Ways to conserve energy during heatwave in South Georgia

With even higher temperatures approaching, here are a few ways that you can save even during the dog days of summer.
Published: Aug. 24, 2023 at 3:08 PM EDT
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ALBANY, Ga. (WALB) - South Georgia is pushing further into summer depths, and the heat has been brutal.

This has also caused an increase in electric bills for many due to the constant need for cooling of our homes.

How hot will it get here in SWGA? Temperatures through the weekend of Aug. 26-27 are expected to climb into the upper 90s and low 100s. Highs are not expected to exceed our previous records but will get close. This will not change how hot it will feel either as heat index values will try to exceed 105°.

Temperatures are growing over the next few days in SWGA.
Temperatures are growing over the next few days in SWGA.(WALB)

With even higher temperatures approaching, here are a few ways that you can save even during the dog days of summer.

  • Check that HVAC system. A few things that you can do are change the filter regularly, invest in a programmable thermostat, and try turning the temperatures up a degree or two within your comfort zone.
  • Close those blinds and curtains. This will keep the sun’s rays from heating the house.
  • Run those ceiling fans while in a room and make sure it turns counterclockwise to drive down cool air to the floor.
  • Fire up the grill. This will prevent using the stove and stovetop which creates indoor heat.

Georgia Power Spokesperson Alicia Brown has additional tips for people looking to save some money on their energy bills.

Brown said people can switch to LED light bulbs because they use 75% less energy. Replacing the air filter once a month can make sure that the air conditioning unit is not working too hard to cool down the house.

“We recommend that you put your thermostat on 78 degrees,” she said.

Georgia Power offers different rates for customers such as flat bills, pre-paid plans and an income-driven senior discount. A flat bill allows customers to set their rate for the year. The senior discount gives up to $33.50 off of the monthly bill.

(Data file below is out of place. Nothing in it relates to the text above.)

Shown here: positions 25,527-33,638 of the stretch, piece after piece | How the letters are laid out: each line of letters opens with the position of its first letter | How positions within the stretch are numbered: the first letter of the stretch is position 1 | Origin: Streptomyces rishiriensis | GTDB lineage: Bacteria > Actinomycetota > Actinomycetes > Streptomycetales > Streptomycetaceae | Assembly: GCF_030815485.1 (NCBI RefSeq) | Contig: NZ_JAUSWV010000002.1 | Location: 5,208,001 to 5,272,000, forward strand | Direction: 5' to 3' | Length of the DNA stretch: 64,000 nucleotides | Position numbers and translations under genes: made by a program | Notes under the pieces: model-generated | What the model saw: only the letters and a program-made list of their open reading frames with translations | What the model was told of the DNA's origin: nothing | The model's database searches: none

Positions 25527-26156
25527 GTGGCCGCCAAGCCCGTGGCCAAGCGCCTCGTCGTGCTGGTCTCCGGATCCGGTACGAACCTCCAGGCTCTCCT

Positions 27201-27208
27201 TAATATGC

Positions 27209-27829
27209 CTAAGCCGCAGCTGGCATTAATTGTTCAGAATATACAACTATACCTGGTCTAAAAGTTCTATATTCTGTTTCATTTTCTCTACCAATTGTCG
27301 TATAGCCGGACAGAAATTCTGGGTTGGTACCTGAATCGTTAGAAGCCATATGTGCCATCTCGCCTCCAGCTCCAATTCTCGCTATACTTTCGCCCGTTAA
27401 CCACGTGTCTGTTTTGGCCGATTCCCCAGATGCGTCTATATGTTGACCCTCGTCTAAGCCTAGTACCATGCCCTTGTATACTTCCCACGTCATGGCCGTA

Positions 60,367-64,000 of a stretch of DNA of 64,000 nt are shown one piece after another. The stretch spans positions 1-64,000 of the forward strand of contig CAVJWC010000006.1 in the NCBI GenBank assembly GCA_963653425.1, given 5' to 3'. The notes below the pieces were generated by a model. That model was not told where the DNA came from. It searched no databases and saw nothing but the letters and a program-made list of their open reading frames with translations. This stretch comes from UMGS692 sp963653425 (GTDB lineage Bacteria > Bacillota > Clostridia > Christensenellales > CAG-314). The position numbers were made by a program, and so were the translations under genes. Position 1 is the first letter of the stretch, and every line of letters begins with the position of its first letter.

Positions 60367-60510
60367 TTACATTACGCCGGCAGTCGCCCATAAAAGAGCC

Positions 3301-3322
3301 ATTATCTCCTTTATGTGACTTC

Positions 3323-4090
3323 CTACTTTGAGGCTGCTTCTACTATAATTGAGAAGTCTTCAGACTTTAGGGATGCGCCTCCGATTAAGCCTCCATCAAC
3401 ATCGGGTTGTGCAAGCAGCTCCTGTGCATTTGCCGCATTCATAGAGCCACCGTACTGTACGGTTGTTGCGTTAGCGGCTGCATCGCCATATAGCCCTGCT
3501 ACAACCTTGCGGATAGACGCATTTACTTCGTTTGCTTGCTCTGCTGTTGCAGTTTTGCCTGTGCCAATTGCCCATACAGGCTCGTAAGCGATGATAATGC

Customers have saved about $48 million in energy assistance, according to Brown.

There are other options available to South Georgians. The Southwest Georgia Community Action Council (SGCAC) offers the Low Income Home Energy Assistance Program (LIHEAP) to help low-income residents pay their cooling costs in the summer and their heating costs in the summer.

LIHEAP is a federally funded program that offers up to $400 that goes toward people’s home heating and cooling costs. The program is designed to target low-income poverty-level families, according to the comptroller and the SGCAC Deputy Director Beverly Holloway. The program is available on a first-come, first-serve basis.

Anyone interested can call one of the numbers on the website that directs them to an automated system that gets them an appointment to see if they qualify for the program.

On the topic of excessive heat, our Grya sister station in Gainesville, WCJB, reported that Florida is leading the nation in children dying in hot cars this year.

6 of the 18 reports of children dying in hot cars came out of Florida.

They reported that according to the National Highway Traffic Safety Administration, nationwide, a child dies every 10 days from heatstroke after being left in a hot car.